Faculty in College of Education’s STEM Education Department Help Teachers in Colombia Improve Teaching Skills Through Professional Development Program
Secondary school teachers in Bogotá, Colombia, had the opportunity to improve their STEM education teaching skills and develop practices of teaching STEM in English and bilingual learning environments thanks to professional development provided by faculty in the NC State College of Education’s Department of Science, Technology, Engineering, and Mathematics (STEM) Education.
The nine-week program allowed about 30 Colombian educators who teach any STEM subject using English as the main language of instruction to engage in a personalized, online professional development program and earn a certification.
The partnership came about when Bogotá’s secretary of education and the Fulbright Commission in Colombia reached out to Michael Bustle, associate vice provost of global initiatives and education and director of the Global Training Initiative at NC State, about a program to provide content and language integrated instruction for public high school STEM teachers.
Bustle reached out to Aaron Clark, Ph.D., head of the College of Education’s Department of STEM Education, who worked with several other faculty members in the department to design the sessions, which ran from March 23 through May 25.
Course topics led by College of Education faculty included:
- STEM Education Issues, Models and Trends, taught by Clark
- Inquiry with Technological Tools, taught by Associate Professor Cesar Delgado, Ph.D.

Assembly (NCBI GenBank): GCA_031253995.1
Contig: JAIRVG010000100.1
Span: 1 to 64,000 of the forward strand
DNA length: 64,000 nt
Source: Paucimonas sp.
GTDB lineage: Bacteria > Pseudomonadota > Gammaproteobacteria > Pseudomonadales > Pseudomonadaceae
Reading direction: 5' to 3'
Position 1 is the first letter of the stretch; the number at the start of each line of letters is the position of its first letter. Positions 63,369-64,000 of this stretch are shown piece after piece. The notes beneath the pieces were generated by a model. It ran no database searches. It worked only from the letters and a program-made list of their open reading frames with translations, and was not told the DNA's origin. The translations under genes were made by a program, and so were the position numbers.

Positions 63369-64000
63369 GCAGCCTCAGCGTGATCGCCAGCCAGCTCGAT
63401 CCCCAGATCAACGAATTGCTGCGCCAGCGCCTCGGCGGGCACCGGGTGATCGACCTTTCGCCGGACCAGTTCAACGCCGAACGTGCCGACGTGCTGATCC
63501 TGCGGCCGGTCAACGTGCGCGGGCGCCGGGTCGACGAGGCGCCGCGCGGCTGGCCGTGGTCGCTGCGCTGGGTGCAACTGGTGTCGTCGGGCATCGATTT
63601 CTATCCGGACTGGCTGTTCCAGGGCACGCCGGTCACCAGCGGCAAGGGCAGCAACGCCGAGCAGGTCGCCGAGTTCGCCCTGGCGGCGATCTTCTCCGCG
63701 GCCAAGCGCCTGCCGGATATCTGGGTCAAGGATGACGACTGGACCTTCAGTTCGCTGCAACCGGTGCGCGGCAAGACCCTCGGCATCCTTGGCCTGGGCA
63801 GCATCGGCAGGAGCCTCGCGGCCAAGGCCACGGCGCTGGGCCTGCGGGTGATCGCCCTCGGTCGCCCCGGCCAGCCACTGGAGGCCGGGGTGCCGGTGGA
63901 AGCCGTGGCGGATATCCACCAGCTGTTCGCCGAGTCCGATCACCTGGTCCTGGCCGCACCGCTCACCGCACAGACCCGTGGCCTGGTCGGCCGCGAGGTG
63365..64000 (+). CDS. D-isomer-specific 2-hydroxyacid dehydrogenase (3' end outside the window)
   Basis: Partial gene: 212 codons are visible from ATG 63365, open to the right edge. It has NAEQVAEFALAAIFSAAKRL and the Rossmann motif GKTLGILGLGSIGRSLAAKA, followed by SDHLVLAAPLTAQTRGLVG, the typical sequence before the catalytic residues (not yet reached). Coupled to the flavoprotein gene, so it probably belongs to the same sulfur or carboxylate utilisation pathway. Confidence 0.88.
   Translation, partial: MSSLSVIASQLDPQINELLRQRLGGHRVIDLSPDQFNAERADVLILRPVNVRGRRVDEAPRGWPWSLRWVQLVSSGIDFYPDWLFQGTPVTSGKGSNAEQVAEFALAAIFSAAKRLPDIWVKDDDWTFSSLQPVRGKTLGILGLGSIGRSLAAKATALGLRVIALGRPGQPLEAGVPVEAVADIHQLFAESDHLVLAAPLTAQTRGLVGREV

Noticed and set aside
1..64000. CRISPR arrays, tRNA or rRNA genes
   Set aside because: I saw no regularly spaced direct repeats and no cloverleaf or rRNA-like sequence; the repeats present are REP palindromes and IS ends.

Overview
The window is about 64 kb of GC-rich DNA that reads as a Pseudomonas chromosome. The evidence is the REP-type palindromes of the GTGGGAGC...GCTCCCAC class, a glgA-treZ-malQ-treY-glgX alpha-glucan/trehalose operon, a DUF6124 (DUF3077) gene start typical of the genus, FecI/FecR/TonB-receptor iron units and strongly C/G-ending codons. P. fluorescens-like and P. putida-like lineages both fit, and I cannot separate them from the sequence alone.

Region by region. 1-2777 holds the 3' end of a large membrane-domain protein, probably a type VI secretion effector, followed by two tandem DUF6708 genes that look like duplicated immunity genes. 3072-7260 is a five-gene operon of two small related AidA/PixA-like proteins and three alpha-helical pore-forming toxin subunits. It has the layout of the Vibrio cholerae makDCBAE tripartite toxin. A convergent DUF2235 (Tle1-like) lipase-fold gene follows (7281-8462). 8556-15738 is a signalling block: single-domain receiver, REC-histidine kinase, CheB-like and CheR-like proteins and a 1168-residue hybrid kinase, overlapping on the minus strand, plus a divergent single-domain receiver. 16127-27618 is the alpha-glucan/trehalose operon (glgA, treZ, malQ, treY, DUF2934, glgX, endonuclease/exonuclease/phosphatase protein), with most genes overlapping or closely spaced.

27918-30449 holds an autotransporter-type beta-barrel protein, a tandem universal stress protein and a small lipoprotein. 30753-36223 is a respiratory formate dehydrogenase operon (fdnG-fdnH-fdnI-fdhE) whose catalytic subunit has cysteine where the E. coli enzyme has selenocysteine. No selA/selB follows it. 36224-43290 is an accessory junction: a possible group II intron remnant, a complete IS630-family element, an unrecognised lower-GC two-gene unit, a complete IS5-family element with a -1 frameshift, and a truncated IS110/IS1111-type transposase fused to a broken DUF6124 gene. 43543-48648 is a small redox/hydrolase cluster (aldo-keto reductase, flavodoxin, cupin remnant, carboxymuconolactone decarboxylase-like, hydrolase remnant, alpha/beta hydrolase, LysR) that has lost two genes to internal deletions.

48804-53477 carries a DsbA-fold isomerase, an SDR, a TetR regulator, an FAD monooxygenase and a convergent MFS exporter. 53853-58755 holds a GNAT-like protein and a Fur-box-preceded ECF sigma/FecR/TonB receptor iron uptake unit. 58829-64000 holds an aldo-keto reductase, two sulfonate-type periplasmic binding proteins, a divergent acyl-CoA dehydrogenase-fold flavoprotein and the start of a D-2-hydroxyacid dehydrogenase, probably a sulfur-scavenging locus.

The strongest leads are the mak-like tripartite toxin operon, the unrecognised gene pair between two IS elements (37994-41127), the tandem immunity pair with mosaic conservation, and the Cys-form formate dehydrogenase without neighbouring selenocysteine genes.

- Educational Leadership and Change Management, taught by Assistant Teaching Professor Steve Miller, Ph.D.
- Modeling and Leading Class Discussions, taught by Assistant Professor Erin Krupa, Ph.D.
- Quantitative Statistical Literacy, taught by Professor Hollylynne Lee, Ph.D.
- Engineering Design Process, taught by Associate Professor Cameron Denson, Ph.D.
- STEM Education: Core Practices and Interdisciplinary Pedagogical Tools, taught by Assistant Professor Robin Anderson, Ph.D.
The educators also engaged in a binational panel discussion on STEM education with College of Education faculty and participated in a final project that allowed teachers to talk about how they would use the lessons learned through the program going forward.
“We hope that this will grow into something that can continue, not just with Colombia, but we want this to continue in other countries,” Clark said. “A lot of countries really want to learn about how we do STEM, and we’re able to present that in all different ways.”